Messianic Mystique and Mythic Mistakes
I suppose I wouldn't so much mind their strange gods if it didn't cost me so much in the form of tribute every April 15. Also, it's not fair, since while we are not permitted (and rightfully so) to establish a state religion, they are permitted to establish a religion of the almighty state.
At least a religious person is aware of the fact that he has "faith." But another annoying characteristic of the left is that they also have a faith, except that it is detached from right reason and moral imagination, so that it is ultimately and literally grounded in "nothing."
Let's begin with the dictionary definition of myth, which is "a traditional story of ostensibly historical events that serves to unfold part of a worldview of a people or explain a practice, belief, or natural phenomenon." It is a parable or allegory, meaning that it must be interpreted, not taken at face value.
In this regard, myth is to exegesis as empirical reality is to the scientific method. Both science and religion begin with a certain type of "material," but do not end there.
Again, as I mentioned the other day, science begins with the empirical world -- rocks, animals, planets, whatever -- but searches for deeper principles to unify the seemingly disconnected events that present themselves to our senses. For example, it requires a huge leap of imagination to realize that the falling apple shares an underlying principle with the circling planet, which we call gravity.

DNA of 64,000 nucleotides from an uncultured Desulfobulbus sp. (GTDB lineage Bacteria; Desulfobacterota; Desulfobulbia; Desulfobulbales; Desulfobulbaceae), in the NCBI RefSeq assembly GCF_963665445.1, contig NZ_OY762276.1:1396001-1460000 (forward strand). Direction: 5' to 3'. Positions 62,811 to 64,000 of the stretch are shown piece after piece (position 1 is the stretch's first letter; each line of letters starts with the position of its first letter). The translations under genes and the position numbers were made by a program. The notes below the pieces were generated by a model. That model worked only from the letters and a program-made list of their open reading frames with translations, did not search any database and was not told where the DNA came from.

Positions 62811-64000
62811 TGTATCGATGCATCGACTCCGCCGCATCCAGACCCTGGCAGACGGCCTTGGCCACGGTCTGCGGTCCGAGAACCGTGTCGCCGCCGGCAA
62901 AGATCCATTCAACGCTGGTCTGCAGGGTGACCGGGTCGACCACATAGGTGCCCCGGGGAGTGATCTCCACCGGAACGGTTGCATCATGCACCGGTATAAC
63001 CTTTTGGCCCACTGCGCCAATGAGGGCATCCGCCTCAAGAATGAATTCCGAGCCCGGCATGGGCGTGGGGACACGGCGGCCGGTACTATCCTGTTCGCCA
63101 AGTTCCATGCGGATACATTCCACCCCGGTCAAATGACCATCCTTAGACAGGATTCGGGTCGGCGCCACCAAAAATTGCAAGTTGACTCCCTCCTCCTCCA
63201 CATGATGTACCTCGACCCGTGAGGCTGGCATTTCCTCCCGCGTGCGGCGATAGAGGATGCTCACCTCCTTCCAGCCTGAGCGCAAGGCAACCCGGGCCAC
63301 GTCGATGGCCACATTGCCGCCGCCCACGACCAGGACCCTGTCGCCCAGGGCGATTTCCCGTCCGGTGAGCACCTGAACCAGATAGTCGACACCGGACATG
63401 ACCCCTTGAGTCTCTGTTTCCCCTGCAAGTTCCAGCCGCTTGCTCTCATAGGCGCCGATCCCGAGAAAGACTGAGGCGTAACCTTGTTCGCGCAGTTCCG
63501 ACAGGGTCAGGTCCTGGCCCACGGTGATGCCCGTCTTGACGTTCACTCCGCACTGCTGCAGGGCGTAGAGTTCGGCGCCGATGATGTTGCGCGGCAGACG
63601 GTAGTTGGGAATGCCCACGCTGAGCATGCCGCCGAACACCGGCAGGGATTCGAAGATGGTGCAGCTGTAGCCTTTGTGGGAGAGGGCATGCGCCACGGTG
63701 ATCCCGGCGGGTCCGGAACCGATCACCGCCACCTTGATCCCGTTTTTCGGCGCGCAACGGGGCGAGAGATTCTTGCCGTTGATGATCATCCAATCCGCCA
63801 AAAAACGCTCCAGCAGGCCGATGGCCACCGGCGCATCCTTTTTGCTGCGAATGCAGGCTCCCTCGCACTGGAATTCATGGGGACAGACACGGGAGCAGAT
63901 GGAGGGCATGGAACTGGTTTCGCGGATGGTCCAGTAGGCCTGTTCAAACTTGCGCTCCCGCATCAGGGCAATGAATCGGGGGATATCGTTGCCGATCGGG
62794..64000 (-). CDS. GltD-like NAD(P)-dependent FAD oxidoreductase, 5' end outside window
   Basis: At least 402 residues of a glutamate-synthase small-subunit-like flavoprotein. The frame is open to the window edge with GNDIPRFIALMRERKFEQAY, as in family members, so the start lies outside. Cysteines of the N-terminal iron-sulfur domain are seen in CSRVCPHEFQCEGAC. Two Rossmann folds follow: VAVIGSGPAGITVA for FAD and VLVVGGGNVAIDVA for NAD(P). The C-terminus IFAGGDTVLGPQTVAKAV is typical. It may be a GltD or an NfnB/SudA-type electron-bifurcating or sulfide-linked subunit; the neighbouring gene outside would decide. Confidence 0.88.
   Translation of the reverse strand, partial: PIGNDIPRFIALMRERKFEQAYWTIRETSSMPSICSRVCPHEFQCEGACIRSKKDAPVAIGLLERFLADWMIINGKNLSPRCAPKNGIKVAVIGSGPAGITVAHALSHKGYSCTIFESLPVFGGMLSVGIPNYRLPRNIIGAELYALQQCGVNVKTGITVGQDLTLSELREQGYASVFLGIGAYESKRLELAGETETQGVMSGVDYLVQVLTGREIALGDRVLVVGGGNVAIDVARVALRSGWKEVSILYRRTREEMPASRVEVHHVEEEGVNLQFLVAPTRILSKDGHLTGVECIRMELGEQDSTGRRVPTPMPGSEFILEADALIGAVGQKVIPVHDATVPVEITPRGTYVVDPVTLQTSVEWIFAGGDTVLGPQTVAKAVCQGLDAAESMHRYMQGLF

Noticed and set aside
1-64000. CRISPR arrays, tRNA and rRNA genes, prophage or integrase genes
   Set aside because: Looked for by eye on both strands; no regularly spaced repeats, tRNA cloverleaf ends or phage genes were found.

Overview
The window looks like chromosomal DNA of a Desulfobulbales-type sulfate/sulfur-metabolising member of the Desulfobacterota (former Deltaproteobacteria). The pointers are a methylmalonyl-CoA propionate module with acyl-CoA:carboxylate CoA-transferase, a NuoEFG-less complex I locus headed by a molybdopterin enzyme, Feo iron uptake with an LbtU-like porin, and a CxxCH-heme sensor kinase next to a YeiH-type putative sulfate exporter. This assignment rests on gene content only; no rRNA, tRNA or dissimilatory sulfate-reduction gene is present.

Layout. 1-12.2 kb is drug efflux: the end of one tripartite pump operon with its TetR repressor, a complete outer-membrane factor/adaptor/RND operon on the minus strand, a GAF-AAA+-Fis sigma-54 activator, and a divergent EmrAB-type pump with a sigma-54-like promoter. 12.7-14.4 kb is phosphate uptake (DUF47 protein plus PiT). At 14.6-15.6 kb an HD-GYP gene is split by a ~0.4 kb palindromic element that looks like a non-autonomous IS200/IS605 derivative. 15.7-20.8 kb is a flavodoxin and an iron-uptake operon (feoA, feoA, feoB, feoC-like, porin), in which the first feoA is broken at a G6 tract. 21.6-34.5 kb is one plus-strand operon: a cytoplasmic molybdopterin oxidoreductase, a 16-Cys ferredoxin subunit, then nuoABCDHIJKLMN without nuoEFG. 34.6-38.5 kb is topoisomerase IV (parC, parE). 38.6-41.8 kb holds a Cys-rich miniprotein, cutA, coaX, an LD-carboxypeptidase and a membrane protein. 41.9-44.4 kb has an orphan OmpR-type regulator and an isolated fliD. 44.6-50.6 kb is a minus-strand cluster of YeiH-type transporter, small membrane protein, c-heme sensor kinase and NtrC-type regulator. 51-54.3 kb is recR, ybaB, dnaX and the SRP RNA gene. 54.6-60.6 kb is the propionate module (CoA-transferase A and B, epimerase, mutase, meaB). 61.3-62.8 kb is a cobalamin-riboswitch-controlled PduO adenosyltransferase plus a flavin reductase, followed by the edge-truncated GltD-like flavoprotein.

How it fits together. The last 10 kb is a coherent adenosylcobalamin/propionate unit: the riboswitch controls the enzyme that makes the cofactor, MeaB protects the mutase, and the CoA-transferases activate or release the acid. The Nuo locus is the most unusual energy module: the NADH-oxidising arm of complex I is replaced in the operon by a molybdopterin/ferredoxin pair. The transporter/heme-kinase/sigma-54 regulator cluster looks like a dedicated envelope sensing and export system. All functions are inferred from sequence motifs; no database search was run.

Religion also begins with empirical (or experience-close) reality, e.g., existence (both in its subjective and objective modes), scripture, beauty, virtue, the sacred, etc. Consider Eckhart, whom we've been discussing. He begins with scripture in its literal sense, just as the scientist begins with matter in its empirical sense. But as McGinn explains, "the literal sense of the biblical text is only the starting point for grasping the inner meaning of what God wants to convey to humans."
In this regard, I think you can see a rather transparent parallel between religious and scientistic fundamentalists who cannot see beneath the matter because of a misguided fidelity to biblical literalism, i.e., to the surface only. Materialists take the most stupid possible approach to scripture, and then call it "stupid."
But in reality, just as the material world has layer upon layer of deeper meaning, so too does scripture. Again, "For Eckhart, the profundity of the Bible, indeed, of every text in the Bible, means that it contains an inexhaustible fecundity of truths." But you cannot expect the uninitiated to be capable of articulating the inner richness of this truth, any more than you can expect him to understand quantum mechanics.
For Eckhart, the Bible reveals a densely interconnected spiritual world beneath its superficial diversity of source, mode, and style. But always, he focuses on the distinction between inner and outer, in that, in the final analysis, everything in the Bible is about the soul.
As such, more than the surface understanding, "it is the presence of the Word made flesh here and now that is his concern." Indeed, to engage in this activity is to mirror the Creator in the highest sense, in that "the very act of preaching, as creation of the word to be heard by others so that they too may find the source from whence the word is formed," is a reflection "of the God-world relation."